Welcome to Pages of Fun!

This is the personal Web site of Robert Wm. Gomez. I am an artist, musician and nerd living in Chicago, Illinois who has been maintaining this site (in one form or another) since 1996. Enjoy your visit!

Ion Fury on PC (9/10)

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Ion Fury is more than the nostalgia cash-in that its marketing might suggest. It an FPS that gets to the core of what a great FPS should be: a combination frantic firefights in environments that test a player’s skill and clever level design that rewards exploration. Missing from all this is a deep and thoughtful story but I didn’t really miss it. Too many games these days try to be movies instead of games. I appreciate the effort, but the writing in video games rarely is even on par with a Disney channel sitcom. Gameplay is king and Ion Fury has it in spades.

The game is built using an updated version of the 3D Realms Build Engine. It still looks like Duke Nukem 3D but the resolutions are higher, the controls a much smoother, and the sheer amount of stuff in the game is increased. You are still mainly just looking for key cards on your path to the final boss battle(s). And, you know what, I didn’t care. The levels are incredibly designed, the enemies are just smart and varied enough, and there are plenty of stat challenges to shoot for. Finding all the secrets without a walkthrough is probably impossible but when you do find one is a truly rewarding. This was an unexpected gem.

Nightmares Come at Night (3/10)

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The only thing this Jess Franco movie has going for it is its score by Bruno Nicolai. The rest is a mostly incoherent mess cobbled together from footage from other movies. Shots are repeated, others linger for way too long. It’s all a means to pad the length. He does manage to give it a story but this was most likely made as an excuse to getting a lot of nudity on the screen and way too much nudity is Jack Taylor.

Man, Ergo - Woodcut

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This woodcut’s title is based on a Van Der Graaf Generator song title but it’s only tangentially related to the song.

Control on PC (7/10)

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In Control you are in control of Jesse. She’s been plunked down into a giant, oppressively designed government building and there are glowy monster-men attacking her. Not much else is explained. Only after a few hours of playing do you start to get a feeling for what’s going on. Something about a long lost brother, a voice in her head, and a mysterious force called The Hiss.

It’s not terribly engaging but at least the combat mechanics can be fun. You have a selection of weak pistols but mostly enemies are taken down with Jesse’s multitude of psychic powers. The most useful of which is her ability to launch objects at enemies. It’s pretty much a gussied-up version of the Half-Life 2 gravity gun. There’s also a shield, a dash, possession, and levitation but those are only have limited use. It’s a bit of a Metroid thing where a few zones are only accessible with a specific power.

In the end I was mostly just frustrated with the third-person perspective and all the running around. Apparently there is some sort of Alan Wake tie-in and that would explain the similar game play feels. But there was just too much obtuse story telling for my tastes.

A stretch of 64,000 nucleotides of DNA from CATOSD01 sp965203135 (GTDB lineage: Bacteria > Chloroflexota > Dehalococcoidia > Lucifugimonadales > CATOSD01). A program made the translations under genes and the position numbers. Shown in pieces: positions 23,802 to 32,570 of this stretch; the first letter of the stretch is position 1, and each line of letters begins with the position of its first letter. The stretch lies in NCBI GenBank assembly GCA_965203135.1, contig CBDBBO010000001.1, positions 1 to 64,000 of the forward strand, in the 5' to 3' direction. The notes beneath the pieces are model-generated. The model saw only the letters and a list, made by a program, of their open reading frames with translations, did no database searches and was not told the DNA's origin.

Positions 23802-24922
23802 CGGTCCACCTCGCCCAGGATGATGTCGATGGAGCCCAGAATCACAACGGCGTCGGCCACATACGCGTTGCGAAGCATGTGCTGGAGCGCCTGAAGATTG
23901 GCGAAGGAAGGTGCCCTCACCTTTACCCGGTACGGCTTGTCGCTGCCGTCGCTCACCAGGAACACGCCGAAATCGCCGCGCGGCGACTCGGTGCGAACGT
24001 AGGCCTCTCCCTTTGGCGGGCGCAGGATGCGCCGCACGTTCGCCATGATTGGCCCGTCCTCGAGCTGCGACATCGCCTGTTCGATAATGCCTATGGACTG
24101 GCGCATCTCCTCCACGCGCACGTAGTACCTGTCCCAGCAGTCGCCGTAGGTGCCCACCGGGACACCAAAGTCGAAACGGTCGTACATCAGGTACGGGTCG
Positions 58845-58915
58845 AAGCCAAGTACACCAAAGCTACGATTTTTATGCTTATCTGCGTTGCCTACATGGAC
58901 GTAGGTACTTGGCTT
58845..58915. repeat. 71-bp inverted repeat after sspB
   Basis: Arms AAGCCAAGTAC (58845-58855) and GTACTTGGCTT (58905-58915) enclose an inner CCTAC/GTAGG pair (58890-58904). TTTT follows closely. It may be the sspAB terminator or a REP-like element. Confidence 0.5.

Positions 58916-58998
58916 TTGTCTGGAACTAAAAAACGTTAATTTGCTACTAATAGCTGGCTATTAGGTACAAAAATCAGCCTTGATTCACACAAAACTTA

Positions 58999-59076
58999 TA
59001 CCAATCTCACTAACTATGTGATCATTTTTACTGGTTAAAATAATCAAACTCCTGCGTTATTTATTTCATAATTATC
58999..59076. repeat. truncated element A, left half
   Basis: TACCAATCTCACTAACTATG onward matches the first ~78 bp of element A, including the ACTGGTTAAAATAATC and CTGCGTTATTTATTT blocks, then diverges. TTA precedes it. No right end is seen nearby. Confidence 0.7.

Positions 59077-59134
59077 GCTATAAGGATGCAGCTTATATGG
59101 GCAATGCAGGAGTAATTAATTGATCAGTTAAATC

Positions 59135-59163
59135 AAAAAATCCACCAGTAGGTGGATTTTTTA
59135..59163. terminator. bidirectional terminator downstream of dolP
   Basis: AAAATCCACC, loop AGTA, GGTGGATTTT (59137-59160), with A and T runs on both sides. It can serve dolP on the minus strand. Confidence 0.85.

Titan by Robert Kroese (6/10)

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Libertarian disaster porn that moves along nicely until the actual disaster hits (figuratively) about two-thirds into the book. At that point it becomes pages and pages of characters explaining inflation and banking in unrealistic monologues that would bore John Galt. The Mandibles told a very similar story much better.

Last House on the Beach (6/10)

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A group of young theater students and their chaperone (played by Florinda Bolkan) are held captive by a trio of bank robbers on the run. Despite the awfulness of the robbers, there never felt there was really any tension or suspense. However, it’s worth sitting through if only to get to the crazy ending in which the girls get their revenge with various garden implements.

Dishonored 2 on PC (8/10)

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It’s time to return the steampunk world of Dishonored in which you sneak around and strangle everyone who crosses your path. Dishonored 2 should be commended for allowing players to complete their goals in a variety of ways. I usually prefer the stealthy, non-lethal approach, but if you want, you can murder everyone in sight or even ignore the enemies and run to the end of the level.

As you play you begin to acquire super-powers allowing the player to teleport, see through walls, etc. The teleportation power is the first one you get and it is by far the most useful. I felt like I was cheating because I was allowed to zap myself above and around obstacles. The challenge became trying to collect all the charms strewn throughout the world without ever being detected or using lethal takedowns.

Once again I finished the game without ever killing anyone, but I still was tagged for 2 or 3 deaths along the way. I wish there was a progress screen so I would know mid-level if I accidentally hid a sleeping enemy in a killer rats nest or whatever. There was also a glitch where bodies weren’t where I left them when loaded a save, causing them to be detected by guards. I really don’t have the patience to replay the game and attempt a perfect run especially since the various endings are just quick voiceovers that change slightly based on your actions. I got my “good” ending and that’s enough for me.